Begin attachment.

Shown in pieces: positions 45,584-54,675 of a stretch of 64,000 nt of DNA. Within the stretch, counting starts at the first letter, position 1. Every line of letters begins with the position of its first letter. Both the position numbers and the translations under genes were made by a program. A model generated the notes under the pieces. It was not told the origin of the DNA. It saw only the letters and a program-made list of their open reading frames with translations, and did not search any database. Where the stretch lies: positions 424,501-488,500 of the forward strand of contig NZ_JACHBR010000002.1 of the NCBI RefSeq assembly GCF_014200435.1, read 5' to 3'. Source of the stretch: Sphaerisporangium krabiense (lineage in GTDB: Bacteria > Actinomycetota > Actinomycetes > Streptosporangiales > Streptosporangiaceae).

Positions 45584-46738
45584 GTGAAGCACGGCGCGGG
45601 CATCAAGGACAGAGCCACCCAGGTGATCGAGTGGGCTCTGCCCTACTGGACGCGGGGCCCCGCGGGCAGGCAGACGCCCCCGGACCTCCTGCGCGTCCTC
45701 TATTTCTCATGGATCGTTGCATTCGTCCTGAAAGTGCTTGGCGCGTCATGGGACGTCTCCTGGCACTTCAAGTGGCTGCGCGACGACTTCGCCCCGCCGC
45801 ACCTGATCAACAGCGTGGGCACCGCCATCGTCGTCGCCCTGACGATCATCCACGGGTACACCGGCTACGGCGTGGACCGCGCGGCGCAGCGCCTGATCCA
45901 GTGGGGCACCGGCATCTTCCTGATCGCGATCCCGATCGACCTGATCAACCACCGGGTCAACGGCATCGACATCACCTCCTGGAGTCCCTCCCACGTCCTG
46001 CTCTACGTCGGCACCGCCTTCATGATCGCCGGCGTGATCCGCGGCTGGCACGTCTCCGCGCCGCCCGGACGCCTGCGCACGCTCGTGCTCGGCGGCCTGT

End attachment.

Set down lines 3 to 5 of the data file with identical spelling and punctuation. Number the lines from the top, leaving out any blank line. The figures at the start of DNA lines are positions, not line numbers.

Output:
45584 GTGAAGCACGGCGCGGG
45601 CATCAAGGACAGAGCCACCCAGGTGATCGAGTGGGCTCTGCCCTACTGGACGCGGGGCCCCGCGGGCAGGCAGACGCCCCCGGACCTCCTGCGCGTCCTC
45701 TATTTCTCATGGATCGTTGCATTCGTCCTGAAAGTGCTTGGCGCGTCATGGGACGTCTCCTGGCACTTCAAGTGGCTGCGCGACGACTTCGCCCCGCCGC